Two other inmates have also supplied penalty-of-perjury declarations consistent with Decator's. Elbio Espaillat heard Ranck announce a "two-minute warning" to Solan and then seconds later saw officers entering the stall and removing Plaintiff. At first, Solan held a towel around his middle, but it fell away as he was being handcuffed, and Solan was naked as he was "dragged" to the sally port, where he stood for about two minutes. (Id., Espaillat penalty-of-perjury declaration).

In pertinent part, Gary Rahim Watkins affirmed that less than three minutes after Solan entered the shower, Ranck radioed for officers and directed them to remove Solan from the shower. Two officers did so, with Solan naked. He had a towel in one hand "but it covered nothing. He was handcuffed behind his back." Along with Ranck, another female officer was present. Ranck "sort of cover[ed] her eyes," but the other female officer looked at Solan. Solan "was being jacked up by the handcuffs so that he was walking on tip toe," and four officers "roughly conducted" him to the sally-port area. Defendant Bittenbender "pushed Solan hard on the back of the head into [his] cell." Solan's total time of exposure was about a minute. (Id., Watkins penalty-of-perjury declaration).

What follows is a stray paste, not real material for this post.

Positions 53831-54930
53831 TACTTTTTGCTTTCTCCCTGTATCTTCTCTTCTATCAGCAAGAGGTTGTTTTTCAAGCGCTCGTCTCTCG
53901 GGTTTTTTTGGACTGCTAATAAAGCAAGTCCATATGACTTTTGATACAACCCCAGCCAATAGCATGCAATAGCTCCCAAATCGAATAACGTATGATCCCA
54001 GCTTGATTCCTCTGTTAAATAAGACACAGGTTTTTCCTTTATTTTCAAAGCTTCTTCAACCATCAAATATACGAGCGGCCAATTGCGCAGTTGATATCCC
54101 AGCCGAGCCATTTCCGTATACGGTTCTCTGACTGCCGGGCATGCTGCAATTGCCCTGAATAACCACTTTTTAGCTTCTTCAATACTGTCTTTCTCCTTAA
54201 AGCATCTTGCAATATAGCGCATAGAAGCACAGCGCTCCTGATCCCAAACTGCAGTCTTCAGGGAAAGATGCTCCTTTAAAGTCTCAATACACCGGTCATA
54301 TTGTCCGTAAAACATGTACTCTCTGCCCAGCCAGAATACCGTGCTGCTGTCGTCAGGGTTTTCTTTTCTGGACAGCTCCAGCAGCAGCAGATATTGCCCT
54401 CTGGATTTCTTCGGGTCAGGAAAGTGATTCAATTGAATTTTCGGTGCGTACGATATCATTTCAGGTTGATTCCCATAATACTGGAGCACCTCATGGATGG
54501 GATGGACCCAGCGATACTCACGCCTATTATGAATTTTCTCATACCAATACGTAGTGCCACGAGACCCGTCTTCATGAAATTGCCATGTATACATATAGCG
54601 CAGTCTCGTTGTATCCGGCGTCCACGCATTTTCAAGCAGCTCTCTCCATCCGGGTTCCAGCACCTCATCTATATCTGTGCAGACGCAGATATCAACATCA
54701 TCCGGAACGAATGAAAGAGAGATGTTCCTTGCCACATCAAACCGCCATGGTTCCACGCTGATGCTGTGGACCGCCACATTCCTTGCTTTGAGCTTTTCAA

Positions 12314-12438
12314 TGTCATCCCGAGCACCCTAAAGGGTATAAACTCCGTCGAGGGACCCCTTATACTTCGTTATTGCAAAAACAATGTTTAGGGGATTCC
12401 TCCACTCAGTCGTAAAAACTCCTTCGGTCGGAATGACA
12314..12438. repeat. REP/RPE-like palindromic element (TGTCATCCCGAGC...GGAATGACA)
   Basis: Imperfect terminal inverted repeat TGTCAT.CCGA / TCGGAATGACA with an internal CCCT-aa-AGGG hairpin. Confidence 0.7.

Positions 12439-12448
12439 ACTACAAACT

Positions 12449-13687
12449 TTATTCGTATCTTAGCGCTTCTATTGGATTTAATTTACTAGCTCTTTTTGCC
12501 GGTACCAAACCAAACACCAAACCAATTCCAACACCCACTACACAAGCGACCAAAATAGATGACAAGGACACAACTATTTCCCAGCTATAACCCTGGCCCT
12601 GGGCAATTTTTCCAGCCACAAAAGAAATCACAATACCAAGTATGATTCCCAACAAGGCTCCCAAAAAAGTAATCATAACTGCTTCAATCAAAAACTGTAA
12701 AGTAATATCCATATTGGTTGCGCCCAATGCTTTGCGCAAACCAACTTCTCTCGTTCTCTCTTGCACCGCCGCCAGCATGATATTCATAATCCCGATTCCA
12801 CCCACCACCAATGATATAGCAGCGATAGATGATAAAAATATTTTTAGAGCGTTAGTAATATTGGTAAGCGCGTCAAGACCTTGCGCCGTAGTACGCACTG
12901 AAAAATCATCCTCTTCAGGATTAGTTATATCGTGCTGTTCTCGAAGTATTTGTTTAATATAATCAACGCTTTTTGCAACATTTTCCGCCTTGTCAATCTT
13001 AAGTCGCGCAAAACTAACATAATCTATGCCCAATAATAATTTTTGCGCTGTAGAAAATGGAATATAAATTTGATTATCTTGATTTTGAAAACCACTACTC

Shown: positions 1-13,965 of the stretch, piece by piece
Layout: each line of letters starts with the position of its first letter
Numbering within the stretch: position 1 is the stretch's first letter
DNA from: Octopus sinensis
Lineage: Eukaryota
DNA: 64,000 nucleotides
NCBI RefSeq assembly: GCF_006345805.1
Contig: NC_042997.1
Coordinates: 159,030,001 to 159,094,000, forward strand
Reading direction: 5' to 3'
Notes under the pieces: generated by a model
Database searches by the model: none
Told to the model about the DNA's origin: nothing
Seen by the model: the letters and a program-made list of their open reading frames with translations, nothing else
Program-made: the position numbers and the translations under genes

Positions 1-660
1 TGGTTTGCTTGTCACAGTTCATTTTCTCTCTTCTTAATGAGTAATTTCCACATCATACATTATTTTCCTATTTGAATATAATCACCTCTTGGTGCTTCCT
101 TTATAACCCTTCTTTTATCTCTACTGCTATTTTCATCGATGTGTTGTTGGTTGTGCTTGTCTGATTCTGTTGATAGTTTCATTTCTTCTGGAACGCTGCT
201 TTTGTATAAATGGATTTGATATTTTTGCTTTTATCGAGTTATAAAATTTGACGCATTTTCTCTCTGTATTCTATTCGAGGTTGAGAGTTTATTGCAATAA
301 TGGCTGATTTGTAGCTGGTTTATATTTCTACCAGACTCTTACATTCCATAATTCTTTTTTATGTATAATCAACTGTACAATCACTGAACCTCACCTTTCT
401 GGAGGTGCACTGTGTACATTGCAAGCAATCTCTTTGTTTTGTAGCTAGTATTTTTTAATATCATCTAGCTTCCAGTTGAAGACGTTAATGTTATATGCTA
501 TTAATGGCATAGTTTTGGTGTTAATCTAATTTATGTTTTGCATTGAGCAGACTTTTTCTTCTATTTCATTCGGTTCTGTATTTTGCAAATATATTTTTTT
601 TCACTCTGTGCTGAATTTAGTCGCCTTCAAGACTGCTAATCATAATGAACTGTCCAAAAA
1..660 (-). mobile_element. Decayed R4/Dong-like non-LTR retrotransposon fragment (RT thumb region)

2. Defendants' Version